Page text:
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TRAVEL & LEISURE

Your Next Japanese Holiday Could Be Partly Paid for By the Japanese Government

The Japan Tourism Agency has announced a program that'll subsidise a portion of tourists' travel expenses, to come into effect when the country reopens its borders.
By Sarah Ward
May 26, 2020
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Your Next Japanese Holiday Could Be Partly Paid for By the Japanese Government

The Japan Tourism Agency has announced a program that'll subsidise a portion of tourists' travel expenses, to come into effect when the country reopens its borders.
By Sarah Ward
May 26, 2020
  shares

UPDATE: MAY 28, 2020 — Since publication of the below article, the Japan Tourism Agency has clarified in a Tweet that the subsidy scheme, called the Go To Travel Campaign, is to "stimulate domestic travel demand within Japan after the COVID-19 pandemic and only cover a portion of domestic travel expenses". The scheme is still under consideration by the Japanese Government.

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Due to the COVID-19 pandemic, global tourism as we once knew it virtually disappeared overnight, with borders closing, flights grounded and overseas holidays off the cards for months now. But with Australia, New Zealand and other nations around the world gradually beginning to loosen their coronavirus restrictions, that might eventually change — and if you're wondering where to venture to first, the Japanese government wants to help fund your next getaway.

As reported by The Japan Times, the Japan Tourism Agency has announced a tourism subsidy scheme that'll pay a portion of travel expenses for visitors coming into the country. If the idea sounds familiar, that's because the Mediterranean island of Sicily is doing the same thing, as it revealed a few weeks back.

JTA's chief Hiroshi Tabata told a press conference that the program would come into effect when Japan's COVID-19 case numbers subside and the country subsequently reopens its borders — which he said could be as early as July. Few other details have been revealed as yet, including exactly what costs the scheme will reimburse (such as flights, accommodation and venue tickets). Still, if strolling across Shibuya's scramble crossing, visiting the Studio Ghibli museum, wandering through a kaleidoscopic maze of digital art, singing karaoke in a ferris wheel and eating Godzilla-themed desserts next to a building-sized Godzilla statue are all on your must-do travel list (and they all definitely should be), this is welcome news.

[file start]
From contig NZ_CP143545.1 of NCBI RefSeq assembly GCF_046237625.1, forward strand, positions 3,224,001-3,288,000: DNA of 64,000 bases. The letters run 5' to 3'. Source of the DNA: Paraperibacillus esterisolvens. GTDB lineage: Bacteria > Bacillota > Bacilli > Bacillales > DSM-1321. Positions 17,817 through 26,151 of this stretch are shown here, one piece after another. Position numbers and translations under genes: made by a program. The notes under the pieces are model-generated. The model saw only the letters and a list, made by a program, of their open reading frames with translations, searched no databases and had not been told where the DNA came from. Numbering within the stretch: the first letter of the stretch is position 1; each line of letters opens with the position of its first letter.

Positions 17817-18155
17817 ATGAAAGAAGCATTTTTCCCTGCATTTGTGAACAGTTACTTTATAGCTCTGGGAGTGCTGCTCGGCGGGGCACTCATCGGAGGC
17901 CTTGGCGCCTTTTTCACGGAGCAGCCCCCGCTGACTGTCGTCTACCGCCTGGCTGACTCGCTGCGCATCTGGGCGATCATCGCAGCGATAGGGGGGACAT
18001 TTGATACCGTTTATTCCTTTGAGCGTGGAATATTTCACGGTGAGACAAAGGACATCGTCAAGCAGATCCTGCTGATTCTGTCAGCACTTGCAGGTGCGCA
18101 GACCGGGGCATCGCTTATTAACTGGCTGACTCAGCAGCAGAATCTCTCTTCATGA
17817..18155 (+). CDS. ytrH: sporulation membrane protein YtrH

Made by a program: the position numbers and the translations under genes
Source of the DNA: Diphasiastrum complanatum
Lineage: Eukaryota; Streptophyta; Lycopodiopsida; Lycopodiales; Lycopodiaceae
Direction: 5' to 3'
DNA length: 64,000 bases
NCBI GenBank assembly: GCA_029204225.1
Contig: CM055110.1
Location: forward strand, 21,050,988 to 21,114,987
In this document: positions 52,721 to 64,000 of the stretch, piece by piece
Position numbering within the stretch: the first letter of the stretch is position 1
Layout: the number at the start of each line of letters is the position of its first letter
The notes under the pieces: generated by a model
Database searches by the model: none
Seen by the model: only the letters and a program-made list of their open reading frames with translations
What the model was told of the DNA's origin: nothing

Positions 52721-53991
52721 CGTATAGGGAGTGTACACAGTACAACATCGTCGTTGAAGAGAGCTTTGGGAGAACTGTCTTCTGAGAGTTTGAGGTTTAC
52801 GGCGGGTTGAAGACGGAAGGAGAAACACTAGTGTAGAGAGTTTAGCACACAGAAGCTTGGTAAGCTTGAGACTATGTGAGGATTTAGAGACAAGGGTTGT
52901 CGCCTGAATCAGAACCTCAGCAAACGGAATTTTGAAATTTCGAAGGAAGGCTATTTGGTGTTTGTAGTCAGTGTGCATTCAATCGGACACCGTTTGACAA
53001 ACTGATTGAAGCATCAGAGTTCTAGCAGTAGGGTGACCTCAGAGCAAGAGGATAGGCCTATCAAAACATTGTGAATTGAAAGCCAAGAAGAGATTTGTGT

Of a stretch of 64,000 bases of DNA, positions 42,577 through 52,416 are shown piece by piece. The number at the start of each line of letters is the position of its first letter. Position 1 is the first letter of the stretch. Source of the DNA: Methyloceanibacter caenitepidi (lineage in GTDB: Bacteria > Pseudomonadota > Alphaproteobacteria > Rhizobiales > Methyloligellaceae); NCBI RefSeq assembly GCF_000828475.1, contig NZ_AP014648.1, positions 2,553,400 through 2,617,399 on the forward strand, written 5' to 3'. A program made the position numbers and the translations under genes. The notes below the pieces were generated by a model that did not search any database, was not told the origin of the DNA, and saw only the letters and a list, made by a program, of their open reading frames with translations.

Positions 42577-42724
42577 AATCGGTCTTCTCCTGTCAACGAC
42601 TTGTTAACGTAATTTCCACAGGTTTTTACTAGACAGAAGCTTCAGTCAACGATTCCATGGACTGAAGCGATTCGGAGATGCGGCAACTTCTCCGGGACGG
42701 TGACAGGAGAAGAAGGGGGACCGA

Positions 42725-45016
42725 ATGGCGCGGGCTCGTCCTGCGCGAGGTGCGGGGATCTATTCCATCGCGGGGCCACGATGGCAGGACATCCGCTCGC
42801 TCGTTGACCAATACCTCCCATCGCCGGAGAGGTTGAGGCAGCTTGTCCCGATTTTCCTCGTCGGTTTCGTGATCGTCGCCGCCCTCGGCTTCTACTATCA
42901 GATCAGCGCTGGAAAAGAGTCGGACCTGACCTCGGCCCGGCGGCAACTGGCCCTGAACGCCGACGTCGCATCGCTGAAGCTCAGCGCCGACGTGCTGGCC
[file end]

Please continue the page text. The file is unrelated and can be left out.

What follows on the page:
The Japanese agency expects to spend a massive ¥1.35 trillion — approximately AU$19 billion — on the tourism initiative, a move designed to help revive the struggling sector. As The Japan Times also notes, Japan's visitor numbers for January–April 2020 are down 64.1 percent compared to the same period in 2019. And, with the Tokyo Olympics rescheduled from 2020 to 2021 due to COVID-19, there's no longer a guaranteed influx of travellers expected this year.

Japan has been under a state of emergency since early April, but it was lifted on Monday, May 25 by Prime Minister Shinzō Abe, with infection numbers — especially in Tokyo — continuing to fall. While lockdowns have been loosening in some regions around the country in recent weeks, the latest move also includes Tokyo, where restrictions on restaurants, bars, libraries and museums are also starting to ease.

For further details about the Japan Tourism Agency tourism scheme, keep an eye on the agency's website.

Via The Japan Times.

Published on May 26, 2020 by Sarah Ward

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